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We Need To Talk About Kevin

Sarah Ward

HOPSCOTCH: A deftly disturbing and devastating picture of parenthood, Lynne Ramsay’s adaptation of Lionel Shriver's award-winning novel is unsettling and mesmerising.
We Need To Talk About Kevin
As fundamental to film as to family, motherhood has inspired countless features. Weepies (Terms of Endearment), comedies (Freaky Friday), indies (Juno) and dramas (Mommie Dearest) have all explored the bond between mothers and children, with atypical instances occurring in the science fiction (Aliens), thriller (Mother) and horror (Rosemary’s Baby) genres.

In bringing Lionel Shriver’s Orange Prize-winning novel to the screen, Ratcatcher and Morven Callar director Lynne Ramsay’s latest bears more than a passing resemblance to Roman Polanski’s seminal effort, similarly dwelling in the realm of domestic discordance. However, instead of chronicling the fears of a pregnant mother for her unborn child, We Need To Talk About Kevin charts the growing disconnect that occurs between Eva Khatchadourian (Tilda Swinton, I Am Love) and her titular son after his arrival, amidst mounting fears that something is not quite right.

Fiercely independent and intelligent, Eva’s courtship with Franklin (John C. Reilly, Cedar Rapids) culminates in Kevin’s birth. Whilst he dotes over the mischievous toddler (debutant Rock Duer), she keeps her distance, with the disharmony continuing throughout Kevin’s (now played by fellow first-timer Jasper Newell) childhood. As the boy ages, the chasm widens, manifesting in a malevolent streak only his mother can discern. As a teenager (Ezra Miller, City Island), his actions leave a lasting impact, with the family forever changed by the events approaching his 16th birthday.

Relating Eva’s story by juxtaposing the past and present, We Need To Talk About Kevin seethes tension in every frame. Exploring the concerned protagonist’s attempts to cope with her own culpability in her offspring’s activities, the film weaves a web of psychological suspense that leaves a nightmarish imprint on the watching audience. To this effect, Ramsay uses every tool at her disposal, from the foreboding prominence of red, to the purposefully fractured presentation, to Johnny Greenwood’s haunting score. The final product is a provocative contemplation of nature versus nurture, played out to the most unsettling extreme.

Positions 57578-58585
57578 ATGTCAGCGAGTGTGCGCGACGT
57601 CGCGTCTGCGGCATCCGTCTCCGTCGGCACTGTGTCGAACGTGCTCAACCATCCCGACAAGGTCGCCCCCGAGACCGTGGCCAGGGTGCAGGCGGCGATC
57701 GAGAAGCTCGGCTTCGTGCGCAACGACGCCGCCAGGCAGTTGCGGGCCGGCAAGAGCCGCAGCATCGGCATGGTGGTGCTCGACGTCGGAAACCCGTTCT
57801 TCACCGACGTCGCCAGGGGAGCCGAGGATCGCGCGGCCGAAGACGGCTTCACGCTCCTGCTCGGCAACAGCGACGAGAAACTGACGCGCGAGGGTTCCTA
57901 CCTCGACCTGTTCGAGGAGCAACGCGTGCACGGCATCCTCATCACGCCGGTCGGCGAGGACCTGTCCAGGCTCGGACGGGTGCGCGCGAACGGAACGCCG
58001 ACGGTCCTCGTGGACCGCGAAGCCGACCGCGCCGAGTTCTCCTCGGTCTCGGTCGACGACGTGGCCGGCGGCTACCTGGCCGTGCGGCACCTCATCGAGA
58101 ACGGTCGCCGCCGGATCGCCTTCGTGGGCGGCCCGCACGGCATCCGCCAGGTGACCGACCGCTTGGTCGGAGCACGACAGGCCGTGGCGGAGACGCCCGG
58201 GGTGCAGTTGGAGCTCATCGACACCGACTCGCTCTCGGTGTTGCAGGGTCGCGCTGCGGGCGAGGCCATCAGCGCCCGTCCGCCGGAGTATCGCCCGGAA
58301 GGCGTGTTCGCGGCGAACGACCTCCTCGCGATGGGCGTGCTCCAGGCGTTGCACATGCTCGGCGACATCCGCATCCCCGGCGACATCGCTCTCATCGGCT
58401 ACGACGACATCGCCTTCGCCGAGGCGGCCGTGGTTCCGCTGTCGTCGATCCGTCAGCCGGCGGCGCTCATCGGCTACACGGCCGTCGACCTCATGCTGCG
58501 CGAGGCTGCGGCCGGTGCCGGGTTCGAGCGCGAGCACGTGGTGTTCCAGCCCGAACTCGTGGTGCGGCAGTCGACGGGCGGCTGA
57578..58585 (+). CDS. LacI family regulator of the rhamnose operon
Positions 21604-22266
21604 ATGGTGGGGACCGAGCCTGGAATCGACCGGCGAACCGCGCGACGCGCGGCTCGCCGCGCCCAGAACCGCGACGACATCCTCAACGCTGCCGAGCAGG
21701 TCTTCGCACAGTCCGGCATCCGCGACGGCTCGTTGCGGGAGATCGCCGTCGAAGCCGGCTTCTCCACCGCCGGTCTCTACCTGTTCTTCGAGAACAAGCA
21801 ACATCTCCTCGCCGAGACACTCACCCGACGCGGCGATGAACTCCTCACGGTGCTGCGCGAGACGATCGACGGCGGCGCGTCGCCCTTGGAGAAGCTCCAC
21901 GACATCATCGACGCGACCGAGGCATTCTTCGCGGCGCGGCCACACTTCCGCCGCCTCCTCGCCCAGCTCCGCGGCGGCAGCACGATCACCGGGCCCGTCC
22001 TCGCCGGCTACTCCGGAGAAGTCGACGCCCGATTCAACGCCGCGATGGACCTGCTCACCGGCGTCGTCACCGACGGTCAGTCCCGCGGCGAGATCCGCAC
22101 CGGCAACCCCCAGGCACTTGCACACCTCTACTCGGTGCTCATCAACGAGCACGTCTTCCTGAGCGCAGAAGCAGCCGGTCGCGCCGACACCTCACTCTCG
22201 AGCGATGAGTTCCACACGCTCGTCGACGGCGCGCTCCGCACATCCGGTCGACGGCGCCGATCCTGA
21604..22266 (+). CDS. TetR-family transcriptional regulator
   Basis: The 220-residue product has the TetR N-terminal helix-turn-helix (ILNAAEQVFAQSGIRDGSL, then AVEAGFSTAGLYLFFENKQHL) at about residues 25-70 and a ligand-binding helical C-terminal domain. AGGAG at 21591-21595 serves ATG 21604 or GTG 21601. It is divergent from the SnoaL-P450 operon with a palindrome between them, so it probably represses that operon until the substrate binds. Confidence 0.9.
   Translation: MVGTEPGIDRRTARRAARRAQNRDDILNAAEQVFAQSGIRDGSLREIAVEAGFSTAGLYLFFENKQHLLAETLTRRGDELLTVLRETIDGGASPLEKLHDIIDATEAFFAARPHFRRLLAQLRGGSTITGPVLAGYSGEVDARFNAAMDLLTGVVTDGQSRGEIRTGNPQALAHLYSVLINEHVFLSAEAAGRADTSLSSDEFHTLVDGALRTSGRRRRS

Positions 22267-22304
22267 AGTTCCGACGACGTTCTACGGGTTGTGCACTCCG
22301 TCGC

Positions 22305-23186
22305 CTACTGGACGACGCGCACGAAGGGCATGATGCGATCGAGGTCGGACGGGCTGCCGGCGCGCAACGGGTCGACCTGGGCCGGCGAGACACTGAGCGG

Whilst it is Kevin’s name in the film’s moniker, there is never any doubt that his mother is the focus. In inhabiting the conflicted matriarch, the ever-impressive Swinton turns in a performance that exceeds her Oscar-winning best, amply personifying the feature’s balance of raw and restrained emotion. Her evocative efforts are masterful and mesmerising, mirroring the entire composition of the menacing movie. Inescapably affecting and expertly executed, We Need To Talk About Kevin is a deftly disturbing and devastating picture of parenthood.

Rating: 4.5

We Need To Talk About Kevin
Director: Lynne Ramsay
UK / USA, 2011, 112 min

In cinemas November 17
Distributor: Hopscotch
Rated MA 15+

What the stars mean?
  • Five stars: Exceptional, unforgettable, a must see
  • Four and a half stars: Excellent, definitely worth seeing
  • Four stars: Accomplished and engrossing but not the best of its kind
  • Three and a half stars: Good, clever, well made, but not brilliant
  • Three stars: Solid, enjoyable, but unremarkable or flawed
  • Two and half stars: Neither good nor bad, just adequate
  • Two stars: Not without its moments, but ultimately unsuccessful
  • One star: Awful, to be avoided
  • Zero stars: Genuinely dreadful, bad on every level

About the author

Sarah Ward is a freelance film critic, arts writer, and film festival organiser. She is the Australia-based critic for Screen International, a film reviewer and writer for ArtsHub, the weekend editor and a senior writer for Concrete Playground, and a contributor to SBS, Metro Magazine, and Screen Education. Her work has been published by the Australian Centre for the Moving Image, Junkee, FilmInk, Lumina, Senses of Cinema, Broadsheet, Televised Revolution, and the World Film Locations book series. She is also the editor of Trespass Magazine, a film and TV critic for ABC radio Brisbane, Gold Coast and Sunshine Coast, and has worked with the Brisbane International Film Festival, Queensland Film Festival, Sydney Underground Film Festival and Melbourne International Film Festival. Follow her on Twitter: @swardplay

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